But! No-one attends a flea-market for the shows - they attend for the bargains! What did I find, you ask?

Well, frankly, nothing. About four-fifths of the items on offer were for tourists (it was the big signs saying "dollars, euros, other major currencies accepted here" that gave it away). Sculptures of little African heads, tall and thin sculptures of African warriors, sculptures of elephants. Beaded wire cars. Wooden boards with (you guessed it) African-sculpted chess pieces. Paintings of (waaaaaait for iiiiiiit) African warriors. And so many DVD, CD and computer hardware shops it would blow your mind. Wait, what? Yes, you can get your games and music here, as well as a new laptop, speakers, and a neon-pink wig at the stall next door. 'cause, you know, it's epic.

All of the food stalls (all of them!) proudly declare themselves halaal. Not that I mind, I prefer halaal food (amongst other things, this means that the animals were treated well [or, at least, better than non-halaal] before being slaughtered). Of course, most of the places just took this overboard - falafels, schwarmas, and other fun-to-pronounce food types where the order of the day. I had what was marketed as a "pizza pie", which I assumed was the correct term, but turns out to mean "calzone". Meh, it was nice :D

But I'm now inspired to shop at this place for birthdays, Christmasses and other gift-type events in future. Tacky African Warrior sculptures for *everybody*!

Sunday, July 5, 2009

Adventures in Jo'burg #1

My sister, bless her heart, is convinced that I should blog my experiences here in Johannesburg. Some are negative commentaries on the city, some are funny.

While today had it's own adventure (Bruma Flea-market), this entry will be about yesterday.

I recently got a car. I've been in Jo'burg for three months now. Three months, in the biggest city (arguably) in the country, without any automotive means of transport. Lifts to work have been available, but that's pretty much it.

At one point my work-lift offered me a chance to go to one of the few things I've really been excited about since I've moved here - the chance to go to South Africa's premier comic book, fantasy/sci-fi fiction, RPG shop, The Outer Limits. I went, I was a little disappointed (I expected it to be bigger), but ultimately was very happy to find a place that catered for my interests.

So I decided, what with my new car and all, to drive there, maybe pick up a comic or two, and drool over the painfully expensive RPG books.

Here's the problem: I don't know Jo'burg. At all.

I live in Kensington, which is pretty far south-east of city center. Eastgate Mall is a long work or short drive down a major road. I work in Rosebank, which is a little west-south-west of city center. My church is a few blocks away from where I work.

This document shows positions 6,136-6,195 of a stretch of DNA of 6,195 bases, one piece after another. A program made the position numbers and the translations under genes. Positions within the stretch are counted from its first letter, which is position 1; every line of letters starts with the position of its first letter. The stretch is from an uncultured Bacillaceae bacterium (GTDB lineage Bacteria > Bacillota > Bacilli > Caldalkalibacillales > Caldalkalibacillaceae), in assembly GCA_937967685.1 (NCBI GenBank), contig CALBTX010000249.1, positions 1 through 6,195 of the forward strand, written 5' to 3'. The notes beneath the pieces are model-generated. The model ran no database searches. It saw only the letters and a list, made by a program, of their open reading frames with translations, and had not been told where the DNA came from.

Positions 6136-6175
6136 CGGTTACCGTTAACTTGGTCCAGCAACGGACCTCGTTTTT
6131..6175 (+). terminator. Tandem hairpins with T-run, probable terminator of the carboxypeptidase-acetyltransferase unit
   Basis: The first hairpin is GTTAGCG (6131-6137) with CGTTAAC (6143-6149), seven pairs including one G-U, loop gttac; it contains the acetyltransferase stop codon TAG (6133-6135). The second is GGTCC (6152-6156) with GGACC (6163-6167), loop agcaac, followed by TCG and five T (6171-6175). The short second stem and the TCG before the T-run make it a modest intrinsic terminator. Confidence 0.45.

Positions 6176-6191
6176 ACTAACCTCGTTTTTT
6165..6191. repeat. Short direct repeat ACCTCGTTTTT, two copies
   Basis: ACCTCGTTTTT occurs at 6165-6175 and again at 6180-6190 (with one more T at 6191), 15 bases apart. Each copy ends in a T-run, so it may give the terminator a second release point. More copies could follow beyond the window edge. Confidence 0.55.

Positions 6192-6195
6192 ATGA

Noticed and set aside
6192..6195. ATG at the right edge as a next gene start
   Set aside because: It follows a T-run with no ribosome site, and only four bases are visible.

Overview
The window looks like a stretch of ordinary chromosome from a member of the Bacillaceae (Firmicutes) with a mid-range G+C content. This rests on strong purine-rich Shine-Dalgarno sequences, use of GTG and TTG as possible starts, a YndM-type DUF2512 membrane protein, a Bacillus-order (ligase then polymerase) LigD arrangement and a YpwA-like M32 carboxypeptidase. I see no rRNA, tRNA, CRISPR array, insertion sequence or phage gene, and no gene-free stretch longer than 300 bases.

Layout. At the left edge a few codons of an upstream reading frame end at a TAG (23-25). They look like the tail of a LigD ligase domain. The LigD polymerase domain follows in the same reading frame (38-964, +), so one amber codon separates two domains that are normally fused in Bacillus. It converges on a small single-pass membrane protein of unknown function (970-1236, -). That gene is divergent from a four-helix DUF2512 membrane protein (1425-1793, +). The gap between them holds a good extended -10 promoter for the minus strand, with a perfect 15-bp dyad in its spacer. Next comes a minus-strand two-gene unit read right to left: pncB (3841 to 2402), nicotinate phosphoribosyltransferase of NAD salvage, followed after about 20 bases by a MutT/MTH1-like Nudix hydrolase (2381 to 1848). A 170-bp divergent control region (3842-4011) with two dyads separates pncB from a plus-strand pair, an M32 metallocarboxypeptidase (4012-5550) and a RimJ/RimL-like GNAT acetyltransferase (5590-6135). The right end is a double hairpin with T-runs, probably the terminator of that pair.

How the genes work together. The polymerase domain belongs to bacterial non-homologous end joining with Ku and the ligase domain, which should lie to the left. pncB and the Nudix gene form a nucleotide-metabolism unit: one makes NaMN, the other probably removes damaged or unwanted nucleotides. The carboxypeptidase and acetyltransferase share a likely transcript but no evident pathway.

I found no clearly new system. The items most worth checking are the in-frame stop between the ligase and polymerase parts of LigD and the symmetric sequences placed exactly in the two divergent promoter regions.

That's all I know, in terms of directions. A little of Rosebank, a little of Kensington, and exactly one (1) route between the two.

Now, Outer Limits is in Melville. Which is far enough that I'd certainly get lost going back streets. So armed only with a map book and four days of research on maps.google.com, I ventured on to the M3. Heads-up: I've never driven on Jo'burg highways before (I go via back-streets to work/church, and Eastgate is close enough that I don't need to use a highway). Let's just say that people are not happy with speed limits in this city while I obey them to the best of my ability... and this resulted in my complete lack of popularity on South African roads.

I survived the highway (despite it's best efforts), and got off at the Crown Interchange, which is to say that the M2 petered out and became (IIRC) Main Reef road. I took a few turns, got lost, consulted the map book, got confused, got unconfused, and got on to the right road.

Now, on maps.google.com, and on the Outer Limits website, their address is given as 8 Main Road. If you take the route I took, you end up on Brixton, followed by a few other streets, and the road eventually becomes Main Road, after which it becomes Ontdekkers. I drove up Main Road, found number 8, and... it was a gigantic mall. Outer Limits, from previous experience was a shop facing the street, off a raised pavement.

Suddenly: Confusion, panic, paranoia. Had they moved? Had they closed shop?

Saddened by this news, I trekked back to Kensington to sulk in my flat. Cue more M3 antics, people hooting on normal roads as I consulted my map book to find out where I was, and driving past a large group of protestors on Queen Street, toyi-toyi'ing and holding placards I couldn't read because of the police cars in the way.

So, finally arriving home from TWO HOURS on the road, getting lost, finding my way, getting lost again and finally getting nothing for my troubles, I consult with a friend of mine over IM, who informed me that Melville has *two* Main Streets. That intersect. And that I was about two blocks from the shop I was trying to find.

maps.google.com, in fact, guessed which Main Street Outer LImits was on, and got it wrong. I had spent an exhausting morning searching and getting nothing, because I trusted you Google. You fail me.